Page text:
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Traditional television services have been scrambling to play catch-up for the last several years, watching as their users cut the cord on cable packages. The pandemic only worsened this, with cable and satellite TV providers losing millions of subscribers to streaming services.
But what’s less discussed is how streaming services have also struggled lately (see: Netflix subscription numbers), and have sought to bridge the gap between their own offerings and traditional linear television (watching a scheduled program on a specified network). Enter: online Live TV, a streamable live option. Sports and news remain the bedrock of Live TV streaming, with platforms like FuboTV capitalizing on the zealous fanbases. Companies offering live TV over the internet are seeking a silver bullet as both the traditional TV companies and streaming services lose subscribers.
Two of these services, Hulu Plus Live and YouTube TV, are the most recent example of the battle for subscribers. YouTube TV recently came out on top, with its parent company Google claiming the service now has 5 million subscribers.
Crucially, that number includes people taking advantage of its seven-day free trial. The Santa Monica-based Hulu, majority owned by Disney, leaves trial accounts out of its Live TV subscriber count. Disney last reported 4.1 million Hulu subscribers for its quarter ending April 2nd. Even with that distinction, analysts had already predicted YouTube TV surpassing Hulu Plus Live.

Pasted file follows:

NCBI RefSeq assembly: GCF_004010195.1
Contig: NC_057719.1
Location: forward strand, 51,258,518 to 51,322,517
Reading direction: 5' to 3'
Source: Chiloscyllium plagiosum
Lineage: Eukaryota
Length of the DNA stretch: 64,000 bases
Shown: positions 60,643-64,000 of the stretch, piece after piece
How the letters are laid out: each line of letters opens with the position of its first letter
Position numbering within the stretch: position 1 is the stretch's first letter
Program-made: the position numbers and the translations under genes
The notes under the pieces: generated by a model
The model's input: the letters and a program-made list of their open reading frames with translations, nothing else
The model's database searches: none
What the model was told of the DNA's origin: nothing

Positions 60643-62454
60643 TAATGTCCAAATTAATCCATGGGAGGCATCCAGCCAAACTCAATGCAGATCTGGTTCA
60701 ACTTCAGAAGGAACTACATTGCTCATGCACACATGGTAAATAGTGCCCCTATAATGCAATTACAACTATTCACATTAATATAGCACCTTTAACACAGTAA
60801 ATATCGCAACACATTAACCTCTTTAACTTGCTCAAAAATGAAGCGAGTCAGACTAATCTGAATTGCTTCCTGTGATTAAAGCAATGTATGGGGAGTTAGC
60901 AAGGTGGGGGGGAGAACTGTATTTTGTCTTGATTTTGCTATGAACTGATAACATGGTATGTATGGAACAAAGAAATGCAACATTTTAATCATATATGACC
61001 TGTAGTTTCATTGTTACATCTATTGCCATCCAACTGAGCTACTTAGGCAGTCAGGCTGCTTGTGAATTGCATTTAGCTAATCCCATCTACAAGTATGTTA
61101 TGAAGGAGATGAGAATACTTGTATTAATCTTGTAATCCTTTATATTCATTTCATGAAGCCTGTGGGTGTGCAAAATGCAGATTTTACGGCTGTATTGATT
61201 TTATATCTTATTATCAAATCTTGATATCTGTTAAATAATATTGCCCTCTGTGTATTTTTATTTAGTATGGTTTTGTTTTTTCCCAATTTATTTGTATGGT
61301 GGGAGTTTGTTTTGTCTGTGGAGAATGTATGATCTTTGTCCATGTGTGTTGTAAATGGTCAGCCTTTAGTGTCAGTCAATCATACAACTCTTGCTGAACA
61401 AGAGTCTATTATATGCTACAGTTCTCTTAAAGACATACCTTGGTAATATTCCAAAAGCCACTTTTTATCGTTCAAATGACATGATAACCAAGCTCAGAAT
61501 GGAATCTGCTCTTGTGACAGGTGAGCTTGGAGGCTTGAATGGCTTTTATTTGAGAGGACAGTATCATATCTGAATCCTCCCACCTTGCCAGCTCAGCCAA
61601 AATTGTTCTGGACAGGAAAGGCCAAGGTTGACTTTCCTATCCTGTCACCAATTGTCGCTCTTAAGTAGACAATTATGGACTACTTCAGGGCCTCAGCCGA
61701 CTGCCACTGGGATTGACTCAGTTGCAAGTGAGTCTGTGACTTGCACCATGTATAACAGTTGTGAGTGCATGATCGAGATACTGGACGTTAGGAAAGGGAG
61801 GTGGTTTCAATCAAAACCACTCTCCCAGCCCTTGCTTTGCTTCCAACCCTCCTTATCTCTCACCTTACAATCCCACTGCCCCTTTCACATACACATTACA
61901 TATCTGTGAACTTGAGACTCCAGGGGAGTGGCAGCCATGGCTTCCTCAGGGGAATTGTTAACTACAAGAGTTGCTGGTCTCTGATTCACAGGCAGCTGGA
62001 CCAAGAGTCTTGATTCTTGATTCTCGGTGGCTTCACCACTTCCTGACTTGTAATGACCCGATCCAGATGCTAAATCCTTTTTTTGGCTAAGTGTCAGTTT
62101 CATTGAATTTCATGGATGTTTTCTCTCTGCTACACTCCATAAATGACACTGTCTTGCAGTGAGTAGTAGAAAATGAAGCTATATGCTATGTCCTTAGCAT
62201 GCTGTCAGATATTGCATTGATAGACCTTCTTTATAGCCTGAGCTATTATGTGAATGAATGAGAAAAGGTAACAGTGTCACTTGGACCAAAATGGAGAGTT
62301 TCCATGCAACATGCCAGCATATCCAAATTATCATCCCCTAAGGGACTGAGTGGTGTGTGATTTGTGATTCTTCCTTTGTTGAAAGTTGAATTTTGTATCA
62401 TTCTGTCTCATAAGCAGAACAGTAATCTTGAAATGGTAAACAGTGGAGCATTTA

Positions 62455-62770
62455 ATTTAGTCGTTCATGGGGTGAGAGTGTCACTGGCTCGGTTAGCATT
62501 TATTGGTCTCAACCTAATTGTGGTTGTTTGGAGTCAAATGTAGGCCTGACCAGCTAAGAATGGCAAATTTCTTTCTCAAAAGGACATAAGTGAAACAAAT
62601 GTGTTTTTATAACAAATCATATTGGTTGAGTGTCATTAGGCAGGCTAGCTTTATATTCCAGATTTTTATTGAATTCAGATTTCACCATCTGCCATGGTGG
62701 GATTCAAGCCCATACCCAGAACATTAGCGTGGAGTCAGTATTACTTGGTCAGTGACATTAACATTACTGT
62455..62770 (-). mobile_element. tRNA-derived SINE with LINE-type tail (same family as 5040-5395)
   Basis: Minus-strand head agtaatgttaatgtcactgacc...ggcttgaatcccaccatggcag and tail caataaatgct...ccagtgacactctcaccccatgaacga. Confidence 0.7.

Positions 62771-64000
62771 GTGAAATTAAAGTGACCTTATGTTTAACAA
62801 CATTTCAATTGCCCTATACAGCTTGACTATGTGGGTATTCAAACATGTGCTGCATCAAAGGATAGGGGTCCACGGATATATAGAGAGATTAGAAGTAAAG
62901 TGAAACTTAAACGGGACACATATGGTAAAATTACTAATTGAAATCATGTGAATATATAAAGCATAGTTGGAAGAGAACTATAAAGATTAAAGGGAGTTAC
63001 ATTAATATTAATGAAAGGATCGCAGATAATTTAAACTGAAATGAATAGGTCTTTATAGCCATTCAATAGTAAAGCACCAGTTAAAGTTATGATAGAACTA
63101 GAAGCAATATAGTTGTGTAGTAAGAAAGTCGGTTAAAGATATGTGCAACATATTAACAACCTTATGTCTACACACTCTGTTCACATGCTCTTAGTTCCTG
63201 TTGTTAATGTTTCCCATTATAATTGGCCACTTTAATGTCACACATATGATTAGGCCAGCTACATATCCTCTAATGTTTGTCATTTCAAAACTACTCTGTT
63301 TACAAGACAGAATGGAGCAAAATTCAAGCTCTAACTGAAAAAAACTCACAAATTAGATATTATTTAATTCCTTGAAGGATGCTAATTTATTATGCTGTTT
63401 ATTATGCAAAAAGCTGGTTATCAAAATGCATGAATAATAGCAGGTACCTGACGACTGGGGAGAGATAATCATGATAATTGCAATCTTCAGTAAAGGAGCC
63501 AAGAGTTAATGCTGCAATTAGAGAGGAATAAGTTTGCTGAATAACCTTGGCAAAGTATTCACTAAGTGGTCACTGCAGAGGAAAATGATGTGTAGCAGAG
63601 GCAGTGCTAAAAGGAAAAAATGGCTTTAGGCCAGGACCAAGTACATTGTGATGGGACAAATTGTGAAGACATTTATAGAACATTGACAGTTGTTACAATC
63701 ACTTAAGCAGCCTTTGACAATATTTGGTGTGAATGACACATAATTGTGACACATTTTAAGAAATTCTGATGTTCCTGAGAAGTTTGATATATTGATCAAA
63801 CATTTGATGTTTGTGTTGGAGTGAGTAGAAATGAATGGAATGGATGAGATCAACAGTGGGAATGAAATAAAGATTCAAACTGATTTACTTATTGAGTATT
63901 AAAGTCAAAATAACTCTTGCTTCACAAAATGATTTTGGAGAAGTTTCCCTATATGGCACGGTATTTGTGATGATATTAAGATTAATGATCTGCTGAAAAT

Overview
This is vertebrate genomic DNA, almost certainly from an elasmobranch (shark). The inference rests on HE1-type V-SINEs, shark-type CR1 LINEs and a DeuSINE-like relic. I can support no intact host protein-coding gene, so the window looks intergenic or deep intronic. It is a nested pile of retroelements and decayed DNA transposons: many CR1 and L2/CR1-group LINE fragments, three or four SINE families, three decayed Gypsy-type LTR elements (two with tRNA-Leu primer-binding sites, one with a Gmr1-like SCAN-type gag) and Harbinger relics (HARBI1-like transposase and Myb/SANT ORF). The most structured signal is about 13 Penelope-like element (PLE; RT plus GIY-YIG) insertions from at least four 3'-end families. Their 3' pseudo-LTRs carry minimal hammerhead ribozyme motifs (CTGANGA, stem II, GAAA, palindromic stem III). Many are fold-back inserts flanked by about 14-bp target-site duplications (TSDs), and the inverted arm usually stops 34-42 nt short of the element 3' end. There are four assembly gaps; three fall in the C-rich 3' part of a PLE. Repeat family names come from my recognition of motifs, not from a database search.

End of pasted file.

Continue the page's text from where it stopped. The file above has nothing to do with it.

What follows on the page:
A plethora of guides comparing each company’s offerings point to their strengths. The primary takeaway: YouTube TV offers more channels at a lower price. Contract disputes have shifted each company’s content offerings, with YouTube TV struggling with Disney for access to its TV channels and Hulu shifting away from regional news networks.
Content aside, Hulu’s live tier has had a rocky subscriber growth—Just this year, Hulu Plus Live TV lost 200,000 subscribers in the last quarter, after ending 2021 with a net gain of 300,000 subscribers. YouTube, meanwhile, has not made its Live subscriber counts public since 2020, making it more difficult to track trends.
As Hulu and YouTube battle it out, cable and satellite firms are still retaining their hold over subscribers. Comcast and Charter lead the way in their most recent company filings, with 17.6 million and 15.7 million TV subscribers while El Segundo-based DirecTV has 14.3 million video customers. Traditional pay TV companies are also turning to adopt a hybrid model, with DirecTV, Comcast and Charter all offering live streaming plans.
But, according to research analyst Moffett Nathanson, traditional live TV providers are still seeing an overall decline in subscribers, proving that cord cutting still poses a threat. Notably, these companies have turned their business models towards internet-only customers, digging into streaming services’ bottom line.
Virtual live TV options also run into the same problem cable companies face: raising prices. So while streaming live TV is typically cheaper than a cable bill, the margin is growing slimmer—and it comes on top of price hikes for an average streaming service.
As streaming companies like Netflix feel the pressure of the bursting streaming bubble, Hulu’s own quandary seems to be with its parent company Disney, which is facing a deadline to acquire Comcast’s remaining 33% stake in the company. Hulu Live’s offerings on top of its own content library and Disney Plus's may further complicate the matter—potentially allowing YouTube TV to make further gains as Disney struggles to fit Hulu into its content offerings. Streaming was meant to be an alternative to traditional television models, but with the recent push towards appointment viewing and scraps over Live TV, the new thing sure is looking a lot like the old thing. Just, you know, online.— Kristin Snyder
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